Increasing numbers of fans seem to believe FC United should be free of politics. Leave politics at the turnstiles is a popular phrase on the usually appalling Facebook site. One fan, who is of course Against Modern Politics, was advertising Moston’s diversity week on his facebook wall, alongside pictures saying right wing, hate mongering crap like ‘You like our benefits but not our flag’. What an excellent way to put the dick in dichotomy.

Even on the day of the game, during a tour of a left wing, working class, textile district given by a local student and Babelsberg fan, one of ours was loudly and rudely saying he didn’t need to know any of it before retiring to a pub that was, had he been listening, at one time the local Nazi party’s headquarters. I love, symbolism, me.

So here’s the thing, and I’m assuming I’m preaching to the choir here, given that this is an article for A Fine Lung: Leaving your politics at the turnstiles is an acceptance that the status quo in football is fine with you. It’s an admission that you are complicit in the sexist, racist and chauvinistic atmosphere we find in our stadiums. How often do you hear shouts of poof, queer, or tart during a match? Hopefully a lot less than at other clubs, but it still happens.

And if we don’t resist that, then how can we honestly claim we are a club open to all. (And stop using ‘open to all’ as a way of justifying your appalling politics, you disingenuous pricks).

Bally

SV Babelsberg 03 are a great example of a club in tune with their local community. They are a reflection of the area they come from and of the people who live there. We should take them as an example of how fans can interact with community in a positive way. And while I believe Ultras are, by and large, giddy divs with flags and flares, there’s no doubt that the work they do tending the graves of local International Brigade members, and ensuring long-forgotten memorials to the victims of Nazi oppression remain current and relevant, are both important and impressive.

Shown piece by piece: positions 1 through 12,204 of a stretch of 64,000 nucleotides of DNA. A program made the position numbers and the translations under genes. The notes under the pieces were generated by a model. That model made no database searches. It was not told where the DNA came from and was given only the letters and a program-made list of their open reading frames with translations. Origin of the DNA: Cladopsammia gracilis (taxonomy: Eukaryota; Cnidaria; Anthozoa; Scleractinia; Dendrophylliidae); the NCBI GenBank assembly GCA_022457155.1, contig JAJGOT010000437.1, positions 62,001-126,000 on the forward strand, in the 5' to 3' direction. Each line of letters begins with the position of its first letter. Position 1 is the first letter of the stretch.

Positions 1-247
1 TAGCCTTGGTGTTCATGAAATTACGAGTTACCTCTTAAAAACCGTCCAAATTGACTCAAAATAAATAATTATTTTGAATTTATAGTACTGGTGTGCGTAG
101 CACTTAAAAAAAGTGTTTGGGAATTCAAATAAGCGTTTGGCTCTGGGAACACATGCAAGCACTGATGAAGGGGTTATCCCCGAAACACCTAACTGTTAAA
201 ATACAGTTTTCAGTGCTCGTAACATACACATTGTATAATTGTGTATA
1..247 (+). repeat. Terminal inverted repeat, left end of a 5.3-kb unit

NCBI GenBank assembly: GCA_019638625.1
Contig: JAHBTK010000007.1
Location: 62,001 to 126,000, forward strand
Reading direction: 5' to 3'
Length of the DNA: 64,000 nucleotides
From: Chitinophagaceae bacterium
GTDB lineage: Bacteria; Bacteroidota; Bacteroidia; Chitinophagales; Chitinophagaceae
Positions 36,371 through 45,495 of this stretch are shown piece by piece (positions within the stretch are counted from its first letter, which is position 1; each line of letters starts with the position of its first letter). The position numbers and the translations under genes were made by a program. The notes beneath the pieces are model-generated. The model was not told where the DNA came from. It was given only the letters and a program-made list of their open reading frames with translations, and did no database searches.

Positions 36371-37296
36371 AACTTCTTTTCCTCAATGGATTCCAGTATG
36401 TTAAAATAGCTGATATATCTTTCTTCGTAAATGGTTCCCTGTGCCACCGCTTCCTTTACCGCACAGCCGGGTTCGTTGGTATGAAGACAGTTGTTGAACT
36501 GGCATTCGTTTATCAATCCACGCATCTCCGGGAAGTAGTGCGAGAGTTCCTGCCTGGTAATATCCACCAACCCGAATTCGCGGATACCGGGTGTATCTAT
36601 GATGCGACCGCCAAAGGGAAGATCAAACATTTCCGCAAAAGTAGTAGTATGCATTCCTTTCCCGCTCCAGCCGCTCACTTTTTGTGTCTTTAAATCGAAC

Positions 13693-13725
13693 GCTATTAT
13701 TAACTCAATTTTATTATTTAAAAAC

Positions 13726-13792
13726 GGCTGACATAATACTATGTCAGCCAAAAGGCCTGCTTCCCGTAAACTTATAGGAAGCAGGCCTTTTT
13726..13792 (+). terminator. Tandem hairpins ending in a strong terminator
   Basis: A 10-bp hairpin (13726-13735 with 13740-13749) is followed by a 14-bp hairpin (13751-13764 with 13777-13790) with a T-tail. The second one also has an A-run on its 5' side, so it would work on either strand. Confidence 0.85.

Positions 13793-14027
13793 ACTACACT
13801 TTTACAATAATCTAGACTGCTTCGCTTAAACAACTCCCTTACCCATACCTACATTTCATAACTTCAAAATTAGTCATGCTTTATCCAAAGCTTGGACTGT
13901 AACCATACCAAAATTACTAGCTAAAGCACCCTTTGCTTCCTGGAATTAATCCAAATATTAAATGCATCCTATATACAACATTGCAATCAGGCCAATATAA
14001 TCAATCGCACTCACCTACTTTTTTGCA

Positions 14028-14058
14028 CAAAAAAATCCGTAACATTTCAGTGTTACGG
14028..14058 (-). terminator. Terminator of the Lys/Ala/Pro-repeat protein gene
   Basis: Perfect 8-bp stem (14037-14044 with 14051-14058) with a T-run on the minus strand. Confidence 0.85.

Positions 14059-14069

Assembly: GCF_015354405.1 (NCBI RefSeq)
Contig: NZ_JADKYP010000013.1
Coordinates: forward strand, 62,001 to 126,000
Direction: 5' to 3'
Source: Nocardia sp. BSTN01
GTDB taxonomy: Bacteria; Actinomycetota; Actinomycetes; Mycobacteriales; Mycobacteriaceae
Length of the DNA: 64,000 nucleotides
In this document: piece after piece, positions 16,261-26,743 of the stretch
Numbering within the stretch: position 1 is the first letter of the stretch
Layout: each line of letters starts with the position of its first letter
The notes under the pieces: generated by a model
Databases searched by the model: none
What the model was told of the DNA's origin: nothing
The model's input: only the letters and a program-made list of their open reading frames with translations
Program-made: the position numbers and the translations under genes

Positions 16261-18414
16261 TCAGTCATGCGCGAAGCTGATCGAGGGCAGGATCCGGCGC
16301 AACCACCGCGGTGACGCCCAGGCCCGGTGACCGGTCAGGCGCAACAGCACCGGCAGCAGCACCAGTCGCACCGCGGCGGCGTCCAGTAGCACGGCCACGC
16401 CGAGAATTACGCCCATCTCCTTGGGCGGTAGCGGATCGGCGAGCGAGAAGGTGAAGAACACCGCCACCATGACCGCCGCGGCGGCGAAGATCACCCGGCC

The next morning we set of for Dresden, a three hour journey by rail. As we approached the city word reached us that the game had been called off. A quick look at the swollen river Elbe, and the state of the sky suggested that this was far from an overreaction. It was the sort of cataclysmic weather that made me regret bringing three pairs of suede shoes with me.

With the match cancelled we chose to go to the indoor hockey world cup instead. No one really knows what happened, the game being ridiculously fast, and the puck being ridiculously small.

One Red claimed it to have been the best day of the trip, but as he was found face down on a bar table by 10pm, we’ll take that with a whole sack full of salt. According to one member of the British team, a large number of whom were Manchester lads, former FC United midfielder Tunji Moses was due to take part in the tournament before getting himself suspended. That doesn’t sound like our Tunji at all…

The last night of the trip was spent in a St Pauli fan bar in the Neustadt area of Dresden. I’ll level with you, I don’t remember much of it. Or any of it. When I woke the next morning the bathroom in the hostel was covered in blood and donner meat. Whatever happened sounded a fitting end to the week.